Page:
Caring For A Petunia Caring For A Petunia

Petunias are well known for being low-maintenance flowers. They also stay beautiful from spring to fall and come in a variety of styles and colors. Growing petunias is relatively simple and the pay-off is a rewarding spectacle. You can start seeds inside or out, though it tends to be easier inside since you can keep a better eye on them and cater to their needs. Professionals suggest buying fully-grown petunias from a gardening store and re-planting them wherever you desire. This will give immediate results, but you will find that there are just as many problems with re-planting as with seeding.

Petunia Problems

Choosing the right petunia is key in successful growing because some are susceptible to disease, making all of your work ruined. Grandifloras are petunias that you have to pay close attention to. The have the largest bloom, 3 to 4 inches in diameter, but in hot and humid summers you will notice that this specific variety will get damaged much easier and it runs the risk of rot (fungal infection). Actually, if you are in a hot and humid climate, you probably know that fungus will form on most any type of plant, so look for this. Petunias are also susceptible to iron deficiencies. If you notice the leaves turning yellow and new leaves are yellow, don't ignore these signs.

Fertilizing and Watering

Before we delve straight into fertilizing, you most know how to read the fertilizer label. You will generally find three numbers. In the case of petunias, you want to use 8-8-8, 10-10-10 or 12-12-12 fertilizer. These numbers are telling you the amounts of nitrogen, phosphorus and potassium measured by percentage by weight. In other words, you want a balanced fertilizer for your petunias. Easy enough!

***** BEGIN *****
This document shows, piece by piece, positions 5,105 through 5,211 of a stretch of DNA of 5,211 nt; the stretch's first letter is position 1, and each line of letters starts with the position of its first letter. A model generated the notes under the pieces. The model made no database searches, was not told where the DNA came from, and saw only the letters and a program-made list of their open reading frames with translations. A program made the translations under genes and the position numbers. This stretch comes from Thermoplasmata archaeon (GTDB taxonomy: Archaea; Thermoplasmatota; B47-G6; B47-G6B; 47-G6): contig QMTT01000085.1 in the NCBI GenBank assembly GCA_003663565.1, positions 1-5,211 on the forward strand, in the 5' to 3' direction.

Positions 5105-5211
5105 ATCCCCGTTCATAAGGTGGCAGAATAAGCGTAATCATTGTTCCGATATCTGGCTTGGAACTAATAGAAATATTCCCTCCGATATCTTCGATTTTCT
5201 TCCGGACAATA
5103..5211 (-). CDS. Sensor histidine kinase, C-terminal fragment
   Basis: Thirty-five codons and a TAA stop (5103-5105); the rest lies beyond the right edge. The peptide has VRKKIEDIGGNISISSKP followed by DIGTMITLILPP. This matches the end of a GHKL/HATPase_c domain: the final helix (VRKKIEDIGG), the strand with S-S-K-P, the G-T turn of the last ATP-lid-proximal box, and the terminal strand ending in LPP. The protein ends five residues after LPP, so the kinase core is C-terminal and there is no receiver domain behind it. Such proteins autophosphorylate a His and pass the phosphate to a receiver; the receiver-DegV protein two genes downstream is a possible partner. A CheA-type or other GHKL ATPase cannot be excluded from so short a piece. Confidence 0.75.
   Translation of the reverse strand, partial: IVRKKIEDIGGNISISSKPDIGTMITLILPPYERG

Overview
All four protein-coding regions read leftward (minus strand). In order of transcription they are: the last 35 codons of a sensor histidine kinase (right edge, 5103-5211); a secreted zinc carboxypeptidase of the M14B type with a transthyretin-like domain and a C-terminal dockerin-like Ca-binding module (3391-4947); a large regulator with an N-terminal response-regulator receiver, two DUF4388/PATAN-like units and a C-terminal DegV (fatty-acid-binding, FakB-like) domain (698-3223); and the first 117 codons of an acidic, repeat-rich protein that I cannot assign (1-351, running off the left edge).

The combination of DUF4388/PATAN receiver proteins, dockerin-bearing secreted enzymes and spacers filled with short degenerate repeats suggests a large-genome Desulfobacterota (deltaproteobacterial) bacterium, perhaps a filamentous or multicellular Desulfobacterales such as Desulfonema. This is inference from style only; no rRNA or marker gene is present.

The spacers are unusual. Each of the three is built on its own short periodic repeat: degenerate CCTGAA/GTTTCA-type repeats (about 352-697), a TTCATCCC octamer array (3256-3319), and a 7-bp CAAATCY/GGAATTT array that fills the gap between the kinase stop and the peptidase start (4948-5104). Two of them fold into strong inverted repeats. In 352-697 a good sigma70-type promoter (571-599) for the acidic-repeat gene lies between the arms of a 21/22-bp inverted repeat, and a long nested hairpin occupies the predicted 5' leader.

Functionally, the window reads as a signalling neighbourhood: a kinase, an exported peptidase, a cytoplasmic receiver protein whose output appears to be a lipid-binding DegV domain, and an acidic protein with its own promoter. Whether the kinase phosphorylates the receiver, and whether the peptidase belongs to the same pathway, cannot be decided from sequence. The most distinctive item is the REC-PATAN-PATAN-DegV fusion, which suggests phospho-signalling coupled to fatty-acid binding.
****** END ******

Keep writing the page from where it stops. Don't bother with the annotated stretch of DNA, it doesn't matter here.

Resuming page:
Work some of this balanced fertilizer into the soil (generally around 2 lbs. per 100 sq. feet). It is best to add fertilizer soon after planting, which will be early spring after the last frost. Around mid-July you should start using a liquid fertilizer. For boxed petunias, or those in small containers, use a time-release fertilizer as well as liquid, and water the plants often, sometimes every day, to replace lost moisture. For ground cover petunias, use liquid fertilizer every week and water a few times each week. It is no surprise that this variety is quite stingy with nutrients. For all other petunias, liquid fertilize every 2 weeks and set a sprinkler out to water them once or twice a week. The ground should be wet on the top 6 inches of the soil. 

Death

If your petunias are planted in the ground and not in a movable container, they will die with the first frost. If they are in a container, you can take them inside where they can live for another month. They will not be able to withstand much more of the cold temperatures or survive with small amounts of sun. Remember to remove your plants after they've died because rotting petunias can adversely affect the soil for next year's plants.


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